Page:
Vancouver Coastal Health's 2019 Vision Zero Seed Grant supported First Nations, municipalities, and regional districts in promoting road safety and working towards eliminating road-related fatalities and/or serious injuries. One of our Vision Zero-funded projects was On the Straight and Narrow, a project led by Wuikinuxv Nation, to promote road safety and create change in their community.
Wuikinuxv Nation is a small, remote Indigenous community located in the heart of the Central Coast of British Columbia. A lack of road signs and other infrastructure make vehicle collisions an unfortunate, common occurrence there, and a death in the community due to drinking and driving shook everyone to the core. Community members decided to take matters into their own hands and work together to increase road safety by posting safety signs and increasing overall community awareness. Wuikinuxv Nation Health Director and community champion MarLou Shaw connected with Bree Beveridge, Vancouver Coastal Health (VCH) Aboriginal Health Lead, and communicated the community's vision. MarLou was encouraged to apply for a VCH Vision Zero Seed Grant.
Wuikinuxv's application was successful so Danielle Rawls, VCH Injury Prevention Lead with Trauma Services at Vancouver General Hospital, and MarLou began to work together toward their collective mission of eliminating road-related fatalities and/or serious injuries. The VCH Vision Zero Seed Grant enabled a multi-pronged and community-based approach, through which Wuikinuxv Nation addressed road safety – installing road safety signs and engaging with community members to develop an ongoing community-led road safety awareness program that includes the first-ever First Nations chapter of Mothers Against Drunk Driving (FN MADD).
"Our vision is to have zero fatalities. Zero drinking and driving. Zero problems in this area. Vision zero." stated MarLou.
Creating Road Safety Signs for the Community
The community identified key locations to post speed limit and stop signs, the absence of which was a prime reason for speeding and collisions.
With the Vision Zero funding, Danielle and MarLou ordered and shipped 30 stop signs and traffic signs that enforce the community speed limit of 15km/hour. The signs are bilingual – English and the Oowekyala language. Children in the community also designed signs promoting road safety and awareness. These were printed on metal plates and will also be installed in the pre-determined locations.
This project would not have been possible without consistent communication and commitment to collaboration between VCH staff and Wuikinuxv community members.
Community Awareness and Organizing to Prevent Impaired Driving
Due to an increased interest in promoting road safety, the Wuikinuxv community decided to take additional steps to create an ongoing awareness program within the community. They started the first-ever First Nations chapter of Mothers Against Drunk Driving (FN MADD). The funding and support provided by VCH not only helped the community successfully establish this chapter but also helped them to promote road safety through awareness events, posters and community-led initiatives.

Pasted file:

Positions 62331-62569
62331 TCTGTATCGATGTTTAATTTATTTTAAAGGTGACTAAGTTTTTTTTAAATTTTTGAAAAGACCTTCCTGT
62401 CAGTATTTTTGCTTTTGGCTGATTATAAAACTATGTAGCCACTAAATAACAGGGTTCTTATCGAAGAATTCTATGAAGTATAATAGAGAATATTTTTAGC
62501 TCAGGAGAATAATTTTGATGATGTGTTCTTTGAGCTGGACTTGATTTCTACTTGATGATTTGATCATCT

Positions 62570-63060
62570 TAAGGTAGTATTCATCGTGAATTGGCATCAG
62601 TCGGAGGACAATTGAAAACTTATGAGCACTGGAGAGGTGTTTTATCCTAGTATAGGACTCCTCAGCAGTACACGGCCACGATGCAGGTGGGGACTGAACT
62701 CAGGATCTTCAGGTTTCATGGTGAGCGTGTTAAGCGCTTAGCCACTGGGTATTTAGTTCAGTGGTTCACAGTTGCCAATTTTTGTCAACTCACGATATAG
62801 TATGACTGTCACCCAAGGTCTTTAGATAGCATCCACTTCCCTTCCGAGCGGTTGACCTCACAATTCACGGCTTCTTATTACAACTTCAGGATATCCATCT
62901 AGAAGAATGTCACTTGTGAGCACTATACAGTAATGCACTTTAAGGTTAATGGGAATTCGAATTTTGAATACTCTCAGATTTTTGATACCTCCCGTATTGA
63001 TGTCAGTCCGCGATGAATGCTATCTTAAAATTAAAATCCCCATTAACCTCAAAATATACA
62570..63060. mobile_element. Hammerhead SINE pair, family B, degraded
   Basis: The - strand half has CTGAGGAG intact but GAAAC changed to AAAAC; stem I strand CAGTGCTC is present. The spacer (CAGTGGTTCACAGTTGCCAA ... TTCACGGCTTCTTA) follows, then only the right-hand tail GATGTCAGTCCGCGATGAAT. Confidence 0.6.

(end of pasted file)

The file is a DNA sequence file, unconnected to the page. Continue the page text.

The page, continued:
This project has been very close to home for MarLou, as she is not only passionate about saving lives in the community but she lost her brother to a vehicle crash, in which someone was driving under the influence. "This [process] has really helped me heal on a personal level. It's also allowing us [as a community] to do something about it. That is to make positive change and to make our community a happier and safer place for all." MarLou added.
A Model for Future VCH Collaborations
The relationship Wuikinuxv Nation has with VCH is an example of a very strong partnership that allows all parties to bring their experience and skills to the table and use them in the best way possible.
"The ability to work alongside MarLou and the Wuikinuxv Nation has been such a positive experience. I am so grateful that we had the initial support of Bree Beveridge, Aboriginal Health Lead with VCH, to facilitate this relationship", explained Danielle Rawls. "The work we are doing in this community regarding road safety is so important in terms of injury prevention. Speed is a causal factor in many motor vehicle crashes and reducing speed is a key principle of Vision Zero. We know speed limits under 30km/h improves survivability if a collision were to occur, even compared to 40km/h speed limits."
This project exemplified VCH's mission of promoting social connectedness through community-level collaboration and building the capacity of community members to decide, develop and lead their own health promotion initiatives. It also demonstrates positive, community-based efforts towards the Vision Zero goal of eliminating road-related fatalities and/or serious injuries. VCH has been fortunate to support Wuikinuxv in their community-centric cultural approach to addressing road safety, and looks forward to future collaborations.
To learn more about VCH road safety grants, visit: http://vghtrauma.vch.ca/injury-prevention/road-safety/vision-zero-seed-grants/